The issue of toxic school environments has recently come to light. A 2022 headline in The Washington Post addresses this concern, and discusses the worsening youth mental health crisis that grew more serious during the COVID-19 pandemic. As the pandemic wanes and life returns to normal, schools continue to grapple with violence, bullying, and poor mental health among students. Unfortunately, school cultures can be toxic and create levels of distress that lead to these problems. Learn what can be done below.
Signs of a toxic school culture
The first step in addressing a toxic school culture is identifying when one exists. So, what are the signs to look out for if you’re worried your child’s school environment is toxic? The indicators below are suggestive of a problem:
- Exclusive focus on achievement, with no focus on social/emotional learning
- Frequent reports of school fights
- School violence
- Problems with bullying
- High levels of school-related stress in your child
- Increases in serious mental health problems, including suicides, among students in the school population
- Poor relationships between students and teachers
- Hostile relationships between parents and school staff
While not all of the problems above are always indicative of a toxic school environment, the reality is that patterns of poor mental health, violence, and bullying are often suggestive of a problem within the school culture. A 2021 study in the Journal of Adolescent Health found that nurturing school environments, in which students have supportive relationships with teachers and peers, as well as a sense of belonging, are linked to lower levels of depression, bullying, and violence perpetration. Such findings suggest that school culture plays an important role in the mental, emotional, and behavioral functioning of students.
Given the link between school culture and bullying, it’s important to draw attention to the latest bullying statistics, to show just how important it is to create a positive school culture. According to data from stopbullying.gov, a website managed by the U.S. Department of Health and Human Services, the following facts about bullying have come to light in recent years:
- Across the United States, 20% of students aged 12 to 18 experience bullying as victims.
- 46% of those aged 12 to 18 who are victims of bullying indicate that they have reported the bullying to a school staff member.
- 43.4% of bullying occurs in the hallway or stairwell at school, and 42.1% occurs in the classroom, compared to just 15.3% via text.
- 13.4% of students have been bullied via being the subject of rumors or lies, and 13.0% have been made fun of or called names.
- 5.3% of students have experienced physical bullying, which can include being tripped, pushed, shoved, or spit on.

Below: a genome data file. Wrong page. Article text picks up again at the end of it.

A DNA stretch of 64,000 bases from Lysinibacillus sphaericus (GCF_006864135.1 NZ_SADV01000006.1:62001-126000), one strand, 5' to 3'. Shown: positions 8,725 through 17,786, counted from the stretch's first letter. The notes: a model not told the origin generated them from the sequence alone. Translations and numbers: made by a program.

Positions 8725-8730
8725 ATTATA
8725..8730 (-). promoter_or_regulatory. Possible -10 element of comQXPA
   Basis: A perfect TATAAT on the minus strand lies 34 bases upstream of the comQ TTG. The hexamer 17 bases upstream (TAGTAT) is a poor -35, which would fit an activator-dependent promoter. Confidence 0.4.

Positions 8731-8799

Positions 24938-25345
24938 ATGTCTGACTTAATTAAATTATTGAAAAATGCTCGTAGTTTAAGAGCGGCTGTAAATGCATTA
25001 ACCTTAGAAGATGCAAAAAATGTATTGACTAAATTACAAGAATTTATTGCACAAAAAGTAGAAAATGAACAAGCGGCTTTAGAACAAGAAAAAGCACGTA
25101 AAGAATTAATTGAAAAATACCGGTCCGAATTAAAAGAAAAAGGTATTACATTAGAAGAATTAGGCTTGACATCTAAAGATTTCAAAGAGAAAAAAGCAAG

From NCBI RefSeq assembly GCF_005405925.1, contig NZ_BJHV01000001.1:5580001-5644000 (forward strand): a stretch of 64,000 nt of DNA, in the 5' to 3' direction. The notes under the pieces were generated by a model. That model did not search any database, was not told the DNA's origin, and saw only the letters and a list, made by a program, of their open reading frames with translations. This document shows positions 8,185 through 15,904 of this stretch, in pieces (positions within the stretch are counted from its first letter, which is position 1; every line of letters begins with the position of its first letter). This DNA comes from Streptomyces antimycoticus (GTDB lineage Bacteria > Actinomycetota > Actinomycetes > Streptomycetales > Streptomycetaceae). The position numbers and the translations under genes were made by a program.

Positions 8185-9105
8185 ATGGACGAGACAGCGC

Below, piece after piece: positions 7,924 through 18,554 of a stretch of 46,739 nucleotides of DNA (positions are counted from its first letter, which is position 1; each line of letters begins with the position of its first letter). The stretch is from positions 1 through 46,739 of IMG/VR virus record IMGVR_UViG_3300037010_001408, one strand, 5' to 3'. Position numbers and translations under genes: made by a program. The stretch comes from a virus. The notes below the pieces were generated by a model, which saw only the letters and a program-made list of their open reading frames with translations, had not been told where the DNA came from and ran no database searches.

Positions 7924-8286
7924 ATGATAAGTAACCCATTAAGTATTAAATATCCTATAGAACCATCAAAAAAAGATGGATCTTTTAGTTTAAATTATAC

- In wealthy countries such as the United States, students of lower socioeconomic status are more likely to be bullied.
Solving the problem
Bullying and violence in schools can create a toxic climate, in which students are at a greater risk of negative mental health outcomes. Bullying and violence can also be a direct result of toxic school environments. Given the risks associated with a toxic school climate, it’s critical to develop solutions to this problem.
Unfortunately, many anti-bullying interventions produce weak results, but some interventions have been found to be beneficial. Programs that result in the best outcomes emphasize a positive school climate and healthy social and emotional development in children. They also demonstrate a long-term commitment to reducing bullying, as well as clear strategies for addressing bullying in the school. Finally, the most impactful programs administer prevention messages to the entire school population and infuse anti-bullying into the schoolwide curriculum.
What you can do
While you may not be able to alter the policies of your local school district, you can play a role in improving the school climate. For example, research has shown that quality relationships between parents and teachers, as well as having a strong sense of community, can foster a positive school climate. This means that the following actions can make a difference in the climate at your child’s school:
- Keep an open line of communication with your child’s teacher(s).
- Attend school conferences.
- Stay involved with school activities, such as community events, sporting matches, and board meetings.
- If you have concerns about bullying or violence in the school setting, address them. This may require reporting a concern to a principal or other school administrator if the teacher is unable to address the concern.
Ultimately, your child has a right to feel safe and welcomed at school. If a toxic school culture is making them fearful of going to school, it’s important to have conversations with the school’s administration team. You might even consider researching publicly posted board policies for reporting harassment and intimidation, so you can make a report, if this is playing a role in your child’s school experience.
When a negative school climate becomes an ongoing concern, you may benefit from attending school board meetings and advocating for changes that promote a healthier school environment, such as a focus on social/emotional learning, policies that show appreciation for diversity, and clearly articulated procedures for responding to complaints of bullying or harassment.
Where to seek help
If your teen is living with symptoms of depression or anxiety, or other signs of distress arising from bullying or factors related to a negative school environment, they may benefit from professional mental health services. At Mission Harbor Behavioral Health, we have outpatient programming just for teens, and we involve parents in the treatment process. We have office locations in both Santa Barbara and Los Angeles. Contact us today to learn more or to begin the admissions process.